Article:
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Jake Mohlmann reports from sunny Arizona.

February 01: Jake Mohlmann reports from sunny Arizona.

We just wrapped up another successful WINGS Arizona in Winter tour through the southeastern portion of the state. Just over 1,000 miles of scenic roads were covered, exploring an assortment of habitats from the cactus-studded Sonoran Desert to the snow-capped peaks of the surrounding sky island mountain ranges.

Our excited group ready to explore Cave Creek Canyon

A major highlight for the group was chasing down birds in the upper reaches of the Chiricahua Mountains. The 2-track that leads up to the pine forests here gave us a chance to find a major target bird for any North American birder. Eventually some call notes led us to a flock that contained our quarry as we enjoyed eye level views of a small group of Mexican Chickadees in the only place that’s publicly accessible to see this very local species.

Birding the Chiricahua pine forests is the only accessible spot … 

… to see the Mexican Chickadee, of which we saw 4.

Being based out of an extremely comfortable bed and breakfast for the week was a nice feature, and gave us refuge at the end of the days to have home cooked meals and a fireplace to sit next to for reviewing the checklist every night. It also gave us lots of time to enjoy the showy birds that call this part of the country home, such as numerous days viewing both female and bright male Pyrrhuloxias at the feeders.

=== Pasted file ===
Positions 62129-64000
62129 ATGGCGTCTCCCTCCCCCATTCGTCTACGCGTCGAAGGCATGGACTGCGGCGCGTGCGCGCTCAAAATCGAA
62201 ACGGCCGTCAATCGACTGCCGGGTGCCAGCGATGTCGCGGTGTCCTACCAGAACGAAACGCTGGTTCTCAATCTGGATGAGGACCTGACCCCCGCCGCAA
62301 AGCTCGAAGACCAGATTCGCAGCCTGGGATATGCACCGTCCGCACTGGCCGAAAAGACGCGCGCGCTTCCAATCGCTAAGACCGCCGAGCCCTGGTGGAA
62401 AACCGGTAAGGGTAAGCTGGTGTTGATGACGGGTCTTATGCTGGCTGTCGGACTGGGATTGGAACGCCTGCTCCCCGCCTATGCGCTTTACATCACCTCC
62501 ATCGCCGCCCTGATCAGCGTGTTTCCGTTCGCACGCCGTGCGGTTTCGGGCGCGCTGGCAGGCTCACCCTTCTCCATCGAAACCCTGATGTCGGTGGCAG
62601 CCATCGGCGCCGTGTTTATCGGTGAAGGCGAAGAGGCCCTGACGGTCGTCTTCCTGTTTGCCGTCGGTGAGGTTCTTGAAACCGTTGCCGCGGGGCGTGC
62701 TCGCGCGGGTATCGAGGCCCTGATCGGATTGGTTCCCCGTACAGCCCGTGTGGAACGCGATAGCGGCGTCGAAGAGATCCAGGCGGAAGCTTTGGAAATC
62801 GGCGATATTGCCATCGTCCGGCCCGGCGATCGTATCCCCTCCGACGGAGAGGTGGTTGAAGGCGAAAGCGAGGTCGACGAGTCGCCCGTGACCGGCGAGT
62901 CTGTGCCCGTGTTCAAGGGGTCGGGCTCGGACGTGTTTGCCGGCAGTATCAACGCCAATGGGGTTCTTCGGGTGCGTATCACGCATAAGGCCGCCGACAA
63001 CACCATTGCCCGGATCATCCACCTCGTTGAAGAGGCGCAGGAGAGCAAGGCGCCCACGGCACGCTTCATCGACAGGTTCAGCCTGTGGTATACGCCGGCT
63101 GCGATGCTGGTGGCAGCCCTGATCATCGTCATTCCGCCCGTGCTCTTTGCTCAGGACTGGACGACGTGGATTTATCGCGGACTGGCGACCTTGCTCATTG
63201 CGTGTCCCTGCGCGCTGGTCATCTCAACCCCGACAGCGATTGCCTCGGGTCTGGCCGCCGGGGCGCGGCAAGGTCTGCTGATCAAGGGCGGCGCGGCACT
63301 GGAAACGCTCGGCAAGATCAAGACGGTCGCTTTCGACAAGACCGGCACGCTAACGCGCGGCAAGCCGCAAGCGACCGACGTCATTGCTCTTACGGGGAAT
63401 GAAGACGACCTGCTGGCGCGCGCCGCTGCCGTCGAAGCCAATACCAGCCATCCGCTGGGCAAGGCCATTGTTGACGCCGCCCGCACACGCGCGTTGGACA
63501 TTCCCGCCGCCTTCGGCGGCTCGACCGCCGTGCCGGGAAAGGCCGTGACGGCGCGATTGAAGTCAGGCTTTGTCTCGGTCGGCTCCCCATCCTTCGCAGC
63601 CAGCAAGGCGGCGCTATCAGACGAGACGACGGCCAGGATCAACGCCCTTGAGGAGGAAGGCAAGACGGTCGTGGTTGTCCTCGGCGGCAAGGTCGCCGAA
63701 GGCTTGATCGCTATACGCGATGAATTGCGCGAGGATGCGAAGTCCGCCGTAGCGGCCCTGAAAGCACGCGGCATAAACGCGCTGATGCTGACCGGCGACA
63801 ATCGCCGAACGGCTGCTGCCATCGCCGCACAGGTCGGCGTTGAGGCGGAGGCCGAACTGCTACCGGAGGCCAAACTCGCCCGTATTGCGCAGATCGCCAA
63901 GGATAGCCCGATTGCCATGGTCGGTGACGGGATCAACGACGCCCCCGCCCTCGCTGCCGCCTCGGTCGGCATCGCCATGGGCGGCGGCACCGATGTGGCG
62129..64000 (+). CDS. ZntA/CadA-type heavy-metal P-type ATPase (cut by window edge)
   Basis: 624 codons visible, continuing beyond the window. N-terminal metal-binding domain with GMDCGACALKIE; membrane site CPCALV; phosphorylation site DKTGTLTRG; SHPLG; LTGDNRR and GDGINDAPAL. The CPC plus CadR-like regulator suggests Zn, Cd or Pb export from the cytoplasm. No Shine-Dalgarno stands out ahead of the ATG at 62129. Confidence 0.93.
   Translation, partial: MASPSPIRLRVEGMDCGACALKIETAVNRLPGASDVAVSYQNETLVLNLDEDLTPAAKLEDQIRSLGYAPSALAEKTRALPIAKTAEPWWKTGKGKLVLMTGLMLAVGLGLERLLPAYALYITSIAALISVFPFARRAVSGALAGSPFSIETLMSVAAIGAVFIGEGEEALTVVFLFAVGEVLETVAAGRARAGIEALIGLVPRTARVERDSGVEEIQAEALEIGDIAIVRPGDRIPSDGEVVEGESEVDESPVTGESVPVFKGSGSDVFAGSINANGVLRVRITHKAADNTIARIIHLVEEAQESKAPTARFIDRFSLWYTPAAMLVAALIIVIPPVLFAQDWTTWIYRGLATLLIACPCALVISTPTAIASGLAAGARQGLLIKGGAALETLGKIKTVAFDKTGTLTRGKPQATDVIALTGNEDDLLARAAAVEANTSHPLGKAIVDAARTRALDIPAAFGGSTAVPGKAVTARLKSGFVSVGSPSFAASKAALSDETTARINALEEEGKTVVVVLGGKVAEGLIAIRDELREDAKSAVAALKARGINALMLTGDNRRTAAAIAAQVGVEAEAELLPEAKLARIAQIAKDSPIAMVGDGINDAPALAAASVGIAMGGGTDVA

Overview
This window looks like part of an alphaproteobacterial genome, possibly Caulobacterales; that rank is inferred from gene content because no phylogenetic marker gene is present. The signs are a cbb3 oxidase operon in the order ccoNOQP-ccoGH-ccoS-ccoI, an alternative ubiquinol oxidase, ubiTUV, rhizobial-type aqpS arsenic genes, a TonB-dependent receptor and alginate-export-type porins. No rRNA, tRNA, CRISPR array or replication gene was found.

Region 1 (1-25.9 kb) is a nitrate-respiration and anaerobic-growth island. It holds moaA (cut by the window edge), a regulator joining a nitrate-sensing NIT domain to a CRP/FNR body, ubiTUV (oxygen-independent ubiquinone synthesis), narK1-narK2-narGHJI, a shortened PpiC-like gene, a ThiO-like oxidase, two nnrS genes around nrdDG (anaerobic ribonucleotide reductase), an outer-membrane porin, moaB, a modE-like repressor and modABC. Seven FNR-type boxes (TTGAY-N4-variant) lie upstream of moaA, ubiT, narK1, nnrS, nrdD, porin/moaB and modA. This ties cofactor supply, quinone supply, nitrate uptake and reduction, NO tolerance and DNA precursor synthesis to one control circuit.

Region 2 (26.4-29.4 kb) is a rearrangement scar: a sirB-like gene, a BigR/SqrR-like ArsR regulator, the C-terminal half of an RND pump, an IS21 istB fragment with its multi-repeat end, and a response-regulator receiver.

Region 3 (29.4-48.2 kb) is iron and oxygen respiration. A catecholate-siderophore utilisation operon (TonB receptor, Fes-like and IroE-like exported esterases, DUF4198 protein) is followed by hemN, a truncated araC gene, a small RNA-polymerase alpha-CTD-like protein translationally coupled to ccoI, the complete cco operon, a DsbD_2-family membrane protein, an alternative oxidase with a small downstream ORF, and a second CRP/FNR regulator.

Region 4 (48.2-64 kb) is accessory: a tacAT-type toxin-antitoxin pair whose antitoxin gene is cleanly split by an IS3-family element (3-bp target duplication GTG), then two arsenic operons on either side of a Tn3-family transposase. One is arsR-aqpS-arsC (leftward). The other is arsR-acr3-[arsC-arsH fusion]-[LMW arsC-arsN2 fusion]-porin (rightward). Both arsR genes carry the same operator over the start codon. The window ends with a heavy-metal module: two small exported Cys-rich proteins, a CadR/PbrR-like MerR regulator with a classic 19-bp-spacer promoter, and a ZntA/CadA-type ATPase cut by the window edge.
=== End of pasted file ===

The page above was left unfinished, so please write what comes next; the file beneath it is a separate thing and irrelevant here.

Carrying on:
A male Pyrrhuloxia in the morning light.

To say the Sandhill Crane spectacle we witnessed was amazing would be an understatement. Our perfectly timed outing had us standing on a berm abutting a giant wetland where thousands of cranes came pouring in for hours, filling the skies of the giant Sulphur Springs Valley with a cacophony of bugling adults and whistling young.


Sandhill Cranes filled the skies of Sulphur Springs Valley

Both young and adult cranes flew by extremely close

Even the numerous parks around Tucson hold highlights this time of year. One never knows what will show up in these urban oases, but usually there’s something exciting to track down. As was the case this year when a couple of ‘pip pip pip’ notes led us right to the location of a wintering Greater Pewee seeking refuge from the wind near Reid Park, placed in the heart of the city.


This Greater Pewee was utilizing a small pond in the middle of Tucson.

Posted: February 01, 2022